In addition to medications, other treatments may be beneficial for patients with schizophrenia. These include:

Psychosocial Treatments

Antipsychotic drugs help relieve the psychotic or “positive” symptoms of ]]>schizophrenia]]> (hallucinations, delusions, and incoherence), but do not necessarily relieve the behavioral symptoms of the disorder. Even when patients with schizophrenia are relatively free of psychotic symptoms, many still have difficulty with communication, motivation, self-care, and establishing and maintaining relationships with others. People often develop schizophrenia during the critical career-forming years of life (eg, ages 18-35). Therefore, they are less likely to complete the training required for skilled work. As a result, many individuals with schizophrenia not only suffer from thinking and emotional difficulties, but lack social and work skills.

Psychosocial treatments may help with these psychological, social, and occupational problems. They may have limited value for acutely psychotic patients (those who are out of touch with reality or have prominent hallucinations or delusions). However, they may be useful for patients with less severe symptoms or for patients whose psychotic symptoms are under control.

Numerous forms of psychosocial therapy are available for people with schizophrenia. Most focus on improving the patient’s social functioning, whether in the hospital, community, at home, or on the job. The availability of different forms of treatment varies greatly from place to place.


Rehabilitation includes a wide array of non-medical interventions for those with schizophrenia. Rehabilitation programs emphasize social and vocational training to help patients and former patients overcome difficulties in these areas. Programs may include:

  • Vocational counseling
  • Job training
  • Problem-solving and money management skills
  • Use of public transportation
  • Social skills training

These approaches are important for the success of the community-centered treatment of schizophrenia. They provide discharged patients with the skills necessary to lead productive lives outside the sheltered confines of a mental hospital.

Individual Psychotherapy

Individual psychotherapy involves regularly scheduled talks between the patient and a mental health professional such as a psychiatrist, psychologist, psychiatric social worker, or nurse. The sessions may focus on current or past problems, experiences, thoughts, feelings, or relationships. By sharing experiences with a trained therapist, people with schizophrenia may gradually come to understand more about themselves and their problems. They can also learn to sort out the real from the unreal and distorted. Recent studies indicate that supportive, reality-oriented, individual psychotherapy, and ]]>cognitive-behavioral]]> approaches that teach coping and problem-solving skills can be beneficial for outpatients with schizophrenia. However, psychotherapy is not a substitute for antipsychotic medication. This approach is most helpful once drug treatment has relieved a patient’s psychotic symptoms.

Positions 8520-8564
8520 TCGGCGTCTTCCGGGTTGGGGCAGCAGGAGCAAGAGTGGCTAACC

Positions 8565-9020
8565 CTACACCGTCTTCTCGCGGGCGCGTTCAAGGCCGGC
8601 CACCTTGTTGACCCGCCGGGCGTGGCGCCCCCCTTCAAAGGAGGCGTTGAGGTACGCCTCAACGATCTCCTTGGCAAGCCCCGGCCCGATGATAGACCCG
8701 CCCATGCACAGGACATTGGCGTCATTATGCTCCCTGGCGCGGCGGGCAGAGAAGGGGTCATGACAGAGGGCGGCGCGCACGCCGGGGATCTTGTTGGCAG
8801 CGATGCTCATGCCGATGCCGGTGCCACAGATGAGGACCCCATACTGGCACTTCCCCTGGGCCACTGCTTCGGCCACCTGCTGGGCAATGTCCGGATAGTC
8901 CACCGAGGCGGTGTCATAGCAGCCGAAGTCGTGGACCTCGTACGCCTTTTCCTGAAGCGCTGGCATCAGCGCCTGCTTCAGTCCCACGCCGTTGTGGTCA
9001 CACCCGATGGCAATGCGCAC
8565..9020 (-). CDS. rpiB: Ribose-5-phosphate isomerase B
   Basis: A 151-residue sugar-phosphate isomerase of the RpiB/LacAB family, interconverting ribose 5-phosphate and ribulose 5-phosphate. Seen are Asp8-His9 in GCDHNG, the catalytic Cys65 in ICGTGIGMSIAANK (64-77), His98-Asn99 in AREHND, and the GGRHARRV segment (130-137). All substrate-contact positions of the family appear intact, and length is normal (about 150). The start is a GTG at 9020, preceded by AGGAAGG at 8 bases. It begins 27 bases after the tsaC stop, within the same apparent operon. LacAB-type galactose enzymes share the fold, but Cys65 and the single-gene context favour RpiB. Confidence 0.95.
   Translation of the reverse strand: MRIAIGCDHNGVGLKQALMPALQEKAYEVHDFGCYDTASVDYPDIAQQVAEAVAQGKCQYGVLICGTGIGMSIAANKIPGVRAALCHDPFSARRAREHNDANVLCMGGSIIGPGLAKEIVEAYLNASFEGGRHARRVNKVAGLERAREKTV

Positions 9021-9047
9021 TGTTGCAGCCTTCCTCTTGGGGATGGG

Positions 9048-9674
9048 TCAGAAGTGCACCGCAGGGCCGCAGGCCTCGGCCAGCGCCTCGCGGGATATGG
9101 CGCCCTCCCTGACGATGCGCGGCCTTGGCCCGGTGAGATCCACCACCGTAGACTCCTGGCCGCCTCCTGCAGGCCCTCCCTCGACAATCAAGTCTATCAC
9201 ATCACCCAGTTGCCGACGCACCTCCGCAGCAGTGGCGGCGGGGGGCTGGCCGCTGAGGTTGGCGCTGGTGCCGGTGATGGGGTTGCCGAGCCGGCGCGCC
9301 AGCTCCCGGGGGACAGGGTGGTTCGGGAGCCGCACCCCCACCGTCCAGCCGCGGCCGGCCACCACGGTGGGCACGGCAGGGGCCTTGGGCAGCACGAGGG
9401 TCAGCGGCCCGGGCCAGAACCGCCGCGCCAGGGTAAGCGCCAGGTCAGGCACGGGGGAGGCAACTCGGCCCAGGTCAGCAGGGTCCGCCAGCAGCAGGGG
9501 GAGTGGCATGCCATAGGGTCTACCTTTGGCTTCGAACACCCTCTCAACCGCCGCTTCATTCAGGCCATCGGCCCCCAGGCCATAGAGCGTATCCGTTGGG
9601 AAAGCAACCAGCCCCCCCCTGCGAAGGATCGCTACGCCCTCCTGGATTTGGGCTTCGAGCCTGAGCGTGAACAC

Family Education

Very often, patients with schizophrenia are discharged from the hospital into the care of their family. For this reason, it is important that family members learn all they can about schizophrenia and understand the difficulties and problems associated with the illness. It is also helpful for family members to learn ways to minimize the patient’s chance of relapse. They may need to be aware of different treatment adherence strategies, as well as the various kinds of outpatient and family services available in the period after hospitalization. Family “psychoeducation” includes teaching various coping strategies and problem-solving skills. This approach may help families deal more effectively with their relative and may contribute to an improved outcome for the patient. Family members should be made aware that they did not cause the illness.

Self-help Groups

]]>Self-help groups]]> are often available for people and families dealing with schizophrenia. Although not led by a professional therapist, these groups may be therapeutic because members provide continuing mutual support. They provide comfort in helping patients know that they are not alone in the problems they face. Self-help groups may also serve other important functions. Families working together can more effectively serve as advocates for needed research and hospital and community treatment programs. Patients acting together as a group—rather than as individuals—may be better able to dispel certain stigmas associated with schizophrenia and draw public attention to such abuses as discrimination against those with mental illnesses.

There are many active family and peer support groups as well as advocacy groups for schizophrenia in the United States. These groups provide useful information and assistance for patients and families of individuals with schizophrenia and other mental disorders.

Electroconvulsive Therapy (ECT)

Electroconvulsive therapy (ECT) has improved dramatically in recent years and is very effective in treating severe ]]>depression]]> that does not respond to medication. It may also be helpful in some cases of schizophrenia that have not responded to conventional treatment. ECT involves a series of treatments in which the patient is sedated and receives mild electric stimulation, which may result in some memory impairment that may last for several months.